But our question is: can a person overcome the effects of even one hideous act through a multitude of good acts ? And the answer is, perhaps surprisingly so: yes. In this morning’s Torah portion, we read (Devarim 29) that the covenant was ratified, the sojourn in the wilderness was almost complete, and life in the holy land was about to begin – and only one thing could derail G-d’s plans for the Jewish people, the one weak link: “lest there be among you a man, woman, family or tribe whose heart will turn away from our G-d in order to go and serve the gods of the nations.” The heinous crime of idolatry – of ascribing divine powers to nature or the creations of our own hands – has the capacity to ruin everything. But then the Torah adds something else “lest there be among you a root flourishing with worm and gall wood,” a poison, a rot, a bacteria in the body politic of Israel. What does this add to the mix ? Idolatry stands by itself ?
There is no worse sin than idolatry; it destroys our whole reason for existence – but it is not the simple act of idolatry that the Torah cautions against, but “a root flourishing with worm and gall wood.” The real measure of each person is whether evil has taken root, whether it is ingrained, habitual, a pattern of odious conduct – or it is aberrational, a bizarre exception to the person’s normal mode of conduct. That is the key. A person is defined by what he does consistently – what his personality is – and not by his momentary lapses.
There is a phrase for this in Hebrew – “ba’al” – meaning, “master of..”. “Ba’al” means that one is in control, one dominates a particular area. One can be a “Ba’al tzedaka” (defined as charitable), a “Ba’al chesed” (defined as kind), or conversely a “Ba’al lashon hara” (an habitual slanderer), a “Ba’al dibur” in shul (a persistent talker, who comes to shul only to socialize), the latter two in contradistinction to the occasional gossiper or the talker). Persistent patterns of conduct define the person, not the exceptions. Just like we are not judged by what we say during moments of great stress (Bava Batra 16b) – so too we are not judged ultimately by anomalies, but by the norms of our lives, to what we are dedicated, about what we are passionate, by our persistent patterns of conduct.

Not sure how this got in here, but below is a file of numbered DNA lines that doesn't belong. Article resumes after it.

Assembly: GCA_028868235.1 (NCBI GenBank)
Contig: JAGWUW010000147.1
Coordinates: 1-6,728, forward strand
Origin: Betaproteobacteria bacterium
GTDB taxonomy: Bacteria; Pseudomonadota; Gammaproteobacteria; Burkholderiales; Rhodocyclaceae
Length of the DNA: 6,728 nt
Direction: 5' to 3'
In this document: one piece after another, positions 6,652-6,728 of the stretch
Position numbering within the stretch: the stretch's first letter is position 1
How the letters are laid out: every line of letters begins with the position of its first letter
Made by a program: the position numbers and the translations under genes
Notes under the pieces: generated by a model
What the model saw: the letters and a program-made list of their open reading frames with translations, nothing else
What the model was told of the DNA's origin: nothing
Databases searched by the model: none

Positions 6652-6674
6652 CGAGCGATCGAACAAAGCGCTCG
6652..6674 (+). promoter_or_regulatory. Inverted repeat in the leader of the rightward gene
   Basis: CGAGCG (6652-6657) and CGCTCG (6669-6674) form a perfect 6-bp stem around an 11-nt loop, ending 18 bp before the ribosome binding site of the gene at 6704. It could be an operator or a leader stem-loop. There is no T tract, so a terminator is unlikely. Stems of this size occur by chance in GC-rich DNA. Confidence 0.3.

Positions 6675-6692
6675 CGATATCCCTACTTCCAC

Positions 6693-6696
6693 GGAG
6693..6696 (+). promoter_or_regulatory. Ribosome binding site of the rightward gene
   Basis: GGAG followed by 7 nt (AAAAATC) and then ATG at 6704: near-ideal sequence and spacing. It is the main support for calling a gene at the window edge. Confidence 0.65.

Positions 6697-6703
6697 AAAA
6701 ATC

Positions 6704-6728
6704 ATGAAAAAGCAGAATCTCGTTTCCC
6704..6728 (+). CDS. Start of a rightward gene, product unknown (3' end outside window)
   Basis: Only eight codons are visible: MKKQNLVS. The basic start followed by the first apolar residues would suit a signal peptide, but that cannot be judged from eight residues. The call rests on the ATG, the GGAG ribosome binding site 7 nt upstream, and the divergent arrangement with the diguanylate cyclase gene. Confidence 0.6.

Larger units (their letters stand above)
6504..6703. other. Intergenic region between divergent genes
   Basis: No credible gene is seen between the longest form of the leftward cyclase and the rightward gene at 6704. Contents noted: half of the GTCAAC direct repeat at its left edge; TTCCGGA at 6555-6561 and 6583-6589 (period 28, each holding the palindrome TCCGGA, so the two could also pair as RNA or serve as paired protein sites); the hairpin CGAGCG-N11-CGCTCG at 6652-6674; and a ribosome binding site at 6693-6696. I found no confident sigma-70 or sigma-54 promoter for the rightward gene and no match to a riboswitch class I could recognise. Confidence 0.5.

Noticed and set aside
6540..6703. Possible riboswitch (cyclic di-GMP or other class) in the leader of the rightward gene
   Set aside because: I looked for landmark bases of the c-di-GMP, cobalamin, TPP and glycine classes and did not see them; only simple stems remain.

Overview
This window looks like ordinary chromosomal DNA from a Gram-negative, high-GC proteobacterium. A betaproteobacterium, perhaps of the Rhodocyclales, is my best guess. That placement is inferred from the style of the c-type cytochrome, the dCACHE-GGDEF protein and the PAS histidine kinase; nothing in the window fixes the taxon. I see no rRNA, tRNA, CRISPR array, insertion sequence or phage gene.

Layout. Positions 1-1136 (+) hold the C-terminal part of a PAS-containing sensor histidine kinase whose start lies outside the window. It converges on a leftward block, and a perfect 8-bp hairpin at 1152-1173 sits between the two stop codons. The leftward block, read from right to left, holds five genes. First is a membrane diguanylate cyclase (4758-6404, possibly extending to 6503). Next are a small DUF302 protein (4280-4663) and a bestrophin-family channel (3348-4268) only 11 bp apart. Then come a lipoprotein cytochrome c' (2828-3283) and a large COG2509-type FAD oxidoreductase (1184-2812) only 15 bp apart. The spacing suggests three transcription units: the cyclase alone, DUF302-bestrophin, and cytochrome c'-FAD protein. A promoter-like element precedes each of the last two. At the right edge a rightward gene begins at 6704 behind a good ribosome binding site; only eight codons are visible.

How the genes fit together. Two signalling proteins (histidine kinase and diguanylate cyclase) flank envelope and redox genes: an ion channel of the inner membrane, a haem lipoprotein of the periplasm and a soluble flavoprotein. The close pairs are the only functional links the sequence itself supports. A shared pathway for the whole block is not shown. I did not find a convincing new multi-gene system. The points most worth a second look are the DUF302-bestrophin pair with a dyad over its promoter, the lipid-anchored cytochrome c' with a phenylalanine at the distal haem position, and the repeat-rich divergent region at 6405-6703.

The flip side of this – and because of this principle – is that we are taught never to despair, never to feel that we have sinned so grievously that repentance is impossible or unwelcome, never to think that we are too far gone ever to return. Certainly every sin and every bad act has to be atoned for, but there are no obstacles to repentance. Man sins. But man is given the mitzva of repentance as well.
That is why Ted Kennedy could be, properly, rehabilitated (even if his politics remained irredeemable !) – and that is why as we look at some of the miscreants of the past year who disgraced our world, we might wish to gaze a little more benignly, and recognize that there is a difference between the sinner and the “root flourishing with worm and gall wood”, that we too are in need of divine compassion and that the challenge is before us is not to gloat or condescend – but to cultivate good traits and deeds, to keep our aberrations to a bare minimum, and to uproot entrenched areas of rebellion – in our personal and family lives, professionally and spiritually, in our shul or community, so that we may be defined as “masters of good character and good deeds, of charity and kindness.”
And then we will merit life and all of G-d’s blessings, and soon behold the day when all will perceive us as a holy people, worthy of divine redemption.